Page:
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Stockholm syndrome

Stockholm syndrome

Stockholm syndrome is a psychological response sometimes seen in an abducted hostage, in which the hostage shows signs of loyalty to the hostage-taker, regardless of the danger (or at least risk) in which the hostage has been placed. Stockholm syndrome is also sometimes discussed in reference to other situations with similar tensions, such as battered person syndrome, rape cases, child abuse cases and bride kidnapping. The syndrome is named after the Norrmalmstorg robbery of Kreditbanken at Norrmalmstorg, Stockholm, Sweden, in which the bank robbers held bank employees hostage from August 23 to August 28 in 1973. In this case, the victims became emotionally attached to their victimizers, and even defended their captors after they were freed from their six-day ordeal. The term Stockholm Syndrome was coined by the criminologist and psychiatrist Nils Bejerot, who assisted the police during the robbery, and referred to the syndrome in a news broadcast.


  • 1 Other uses
  • 2 Psychoanalytic explanations
  • 3 Sociological explanation
  • 4 Possible examples of Stockholm Syndrome
  • 5 Lima syndrome
  • 6 In Popular Media
  • 7 External links

Other uses

Loyalty to a more powerful abuser — in spite of the danger that this loyalty puts the victim in — is common among victims of domestic abuse, battered partners and child abuse (dependent children). In many instances the victims choose to remain loyal to their abuser, and choose not to leave him or her, even when they are offered a safe placement in foster homes or safe houses. This unhealthy type of mental phenomenon is also known as Trauma-Bonding or Bonding-to-the-Perpetrator. This syndrome was described by psychoanalysts of the object relations theory school (see Fairbairn) as the phenomenon of psychological identification with the more powerful abuser. A variant of Stockholm Syndrome includes cases of abusive parents and abusive siblings in which the victim, even after entering adulthood, still justifies the family abuse.

Psychoanalytic explanations

According to the psychoanalytic view of the syndrome, the tendency might well be the result of employing the strategy evolved by newborn babies to form an emotional attachment to the nearest powerful adult in order to maximize the probability that this adult will enable — at the very least — the survival of the child, if not also prove to be a good parental figure. This syndrome is considered a prime example for the defense mechanism of identification.[1]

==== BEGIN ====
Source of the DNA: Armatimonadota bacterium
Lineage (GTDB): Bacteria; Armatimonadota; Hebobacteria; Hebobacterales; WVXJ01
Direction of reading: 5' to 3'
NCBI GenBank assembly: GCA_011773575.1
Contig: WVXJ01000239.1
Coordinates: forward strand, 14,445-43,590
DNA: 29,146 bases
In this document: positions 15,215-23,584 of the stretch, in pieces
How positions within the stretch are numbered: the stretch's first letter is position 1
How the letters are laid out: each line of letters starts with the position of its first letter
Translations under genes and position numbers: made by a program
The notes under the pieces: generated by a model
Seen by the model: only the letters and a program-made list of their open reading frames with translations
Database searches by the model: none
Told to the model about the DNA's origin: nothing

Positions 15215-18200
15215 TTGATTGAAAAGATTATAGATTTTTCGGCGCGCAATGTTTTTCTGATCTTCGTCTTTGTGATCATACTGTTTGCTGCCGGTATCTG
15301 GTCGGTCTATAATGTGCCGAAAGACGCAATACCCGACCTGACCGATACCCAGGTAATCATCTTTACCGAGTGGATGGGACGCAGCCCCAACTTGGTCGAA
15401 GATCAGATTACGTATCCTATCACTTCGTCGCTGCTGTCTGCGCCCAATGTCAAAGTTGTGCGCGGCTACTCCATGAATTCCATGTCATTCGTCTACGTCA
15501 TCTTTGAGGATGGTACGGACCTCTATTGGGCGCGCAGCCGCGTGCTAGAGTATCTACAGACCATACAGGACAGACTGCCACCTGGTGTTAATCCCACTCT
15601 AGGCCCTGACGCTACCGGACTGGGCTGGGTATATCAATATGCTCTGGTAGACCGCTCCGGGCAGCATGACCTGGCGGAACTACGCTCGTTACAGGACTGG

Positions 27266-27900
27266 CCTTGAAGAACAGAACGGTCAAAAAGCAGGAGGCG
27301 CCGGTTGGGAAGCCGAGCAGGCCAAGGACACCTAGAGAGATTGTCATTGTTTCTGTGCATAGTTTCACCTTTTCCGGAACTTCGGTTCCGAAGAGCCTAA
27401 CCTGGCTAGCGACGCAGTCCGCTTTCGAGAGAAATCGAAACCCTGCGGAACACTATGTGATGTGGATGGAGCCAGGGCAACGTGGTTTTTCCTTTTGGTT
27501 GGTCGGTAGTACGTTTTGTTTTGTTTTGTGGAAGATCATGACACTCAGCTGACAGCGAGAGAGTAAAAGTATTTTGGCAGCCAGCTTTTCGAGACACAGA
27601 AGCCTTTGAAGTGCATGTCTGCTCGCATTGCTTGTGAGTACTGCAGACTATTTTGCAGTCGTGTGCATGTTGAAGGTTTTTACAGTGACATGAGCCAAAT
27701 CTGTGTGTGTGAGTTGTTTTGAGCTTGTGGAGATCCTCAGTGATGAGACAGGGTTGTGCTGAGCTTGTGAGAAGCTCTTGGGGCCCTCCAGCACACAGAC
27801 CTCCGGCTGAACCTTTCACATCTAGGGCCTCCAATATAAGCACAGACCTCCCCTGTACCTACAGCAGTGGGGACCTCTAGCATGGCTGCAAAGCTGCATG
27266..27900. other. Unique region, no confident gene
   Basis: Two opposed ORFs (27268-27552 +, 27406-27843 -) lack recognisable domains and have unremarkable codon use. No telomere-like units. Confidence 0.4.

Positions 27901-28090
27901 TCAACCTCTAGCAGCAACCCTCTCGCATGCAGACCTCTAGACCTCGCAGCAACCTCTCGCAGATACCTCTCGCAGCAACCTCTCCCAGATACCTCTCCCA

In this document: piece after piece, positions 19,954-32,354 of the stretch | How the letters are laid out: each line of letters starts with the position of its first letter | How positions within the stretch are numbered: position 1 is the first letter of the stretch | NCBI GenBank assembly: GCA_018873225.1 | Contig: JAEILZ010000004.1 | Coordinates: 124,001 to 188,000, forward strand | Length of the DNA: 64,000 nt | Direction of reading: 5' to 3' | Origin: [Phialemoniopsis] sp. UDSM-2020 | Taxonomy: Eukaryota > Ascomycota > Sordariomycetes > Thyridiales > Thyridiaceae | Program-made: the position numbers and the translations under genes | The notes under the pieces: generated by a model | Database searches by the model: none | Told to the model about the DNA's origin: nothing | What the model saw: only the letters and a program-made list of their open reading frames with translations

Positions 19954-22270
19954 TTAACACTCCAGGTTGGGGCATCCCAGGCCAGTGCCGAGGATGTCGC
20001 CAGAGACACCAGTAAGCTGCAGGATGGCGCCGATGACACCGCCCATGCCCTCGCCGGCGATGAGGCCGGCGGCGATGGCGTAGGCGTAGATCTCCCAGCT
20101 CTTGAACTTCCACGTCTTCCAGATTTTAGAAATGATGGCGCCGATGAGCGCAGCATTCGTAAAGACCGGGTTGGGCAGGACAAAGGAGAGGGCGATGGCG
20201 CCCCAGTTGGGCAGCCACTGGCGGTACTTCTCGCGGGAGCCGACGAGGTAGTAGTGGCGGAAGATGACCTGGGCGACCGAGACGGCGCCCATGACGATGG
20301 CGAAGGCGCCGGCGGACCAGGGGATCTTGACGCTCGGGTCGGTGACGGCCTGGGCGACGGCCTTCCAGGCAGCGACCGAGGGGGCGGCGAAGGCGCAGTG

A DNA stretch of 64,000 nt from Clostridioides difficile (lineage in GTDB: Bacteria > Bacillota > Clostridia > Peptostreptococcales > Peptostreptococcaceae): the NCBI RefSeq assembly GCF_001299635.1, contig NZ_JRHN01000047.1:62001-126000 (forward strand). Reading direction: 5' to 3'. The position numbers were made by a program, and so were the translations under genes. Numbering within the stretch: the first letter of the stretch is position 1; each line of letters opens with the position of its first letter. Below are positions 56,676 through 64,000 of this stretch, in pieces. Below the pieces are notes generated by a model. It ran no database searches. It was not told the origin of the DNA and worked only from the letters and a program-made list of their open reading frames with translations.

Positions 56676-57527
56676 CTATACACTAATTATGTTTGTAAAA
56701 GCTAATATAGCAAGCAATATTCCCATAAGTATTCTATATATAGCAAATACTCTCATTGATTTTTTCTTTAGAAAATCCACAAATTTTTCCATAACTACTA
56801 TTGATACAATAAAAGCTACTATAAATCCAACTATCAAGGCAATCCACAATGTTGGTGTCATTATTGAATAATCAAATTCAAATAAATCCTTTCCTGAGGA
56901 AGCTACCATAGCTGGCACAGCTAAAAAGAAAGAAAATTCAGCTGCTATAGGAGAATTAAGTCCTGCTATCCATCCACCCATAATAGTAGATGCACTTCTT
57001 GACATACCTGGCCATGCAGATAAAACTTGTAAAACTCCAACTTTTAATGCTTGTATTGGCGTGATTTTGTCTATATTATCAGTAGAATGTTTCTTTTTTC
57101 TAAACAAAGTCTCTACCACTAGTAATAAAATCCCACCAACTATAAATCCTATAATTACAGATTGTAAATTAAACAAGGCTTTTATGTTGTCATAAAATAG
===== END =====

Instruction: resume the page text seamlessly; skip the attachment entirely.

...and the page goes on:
Sociological explanation

Based on the capital theory by Pierre Bourdieu, five forms of capital from the economic to the symbolic are constantly fought over in the society. Social actions amount to capital which can be used for power in various fields of social interaction. This power depends on violently preventing others from accessing capital and it is the opposite to a non-violent social action, where the capitals are used to increase the capital possessed by others. In the marxist class theory, capital is essential for self-realization. It has been proposed that traditions maintain the class society and forms of capitalist violence. In a hostage situation, these traditions are by-passed in a way which may allow an unforeseen action from a lower class person to gain capital. As personal interests are in conflict with the traditional culture, this lapse of tradition provides to the victims an independent forum where they interpret the actions of the abductor outside traditional norms and relate to the abductor in a compassionate way. This may lead to the need of assuring that the powerfully felt struggle for social equality of the abductor succeeds. This need may be accompanied by a sense of security, which exists between a loyal person and the abductor. this explanation can be linked to the psychologist Aymon Hamdi.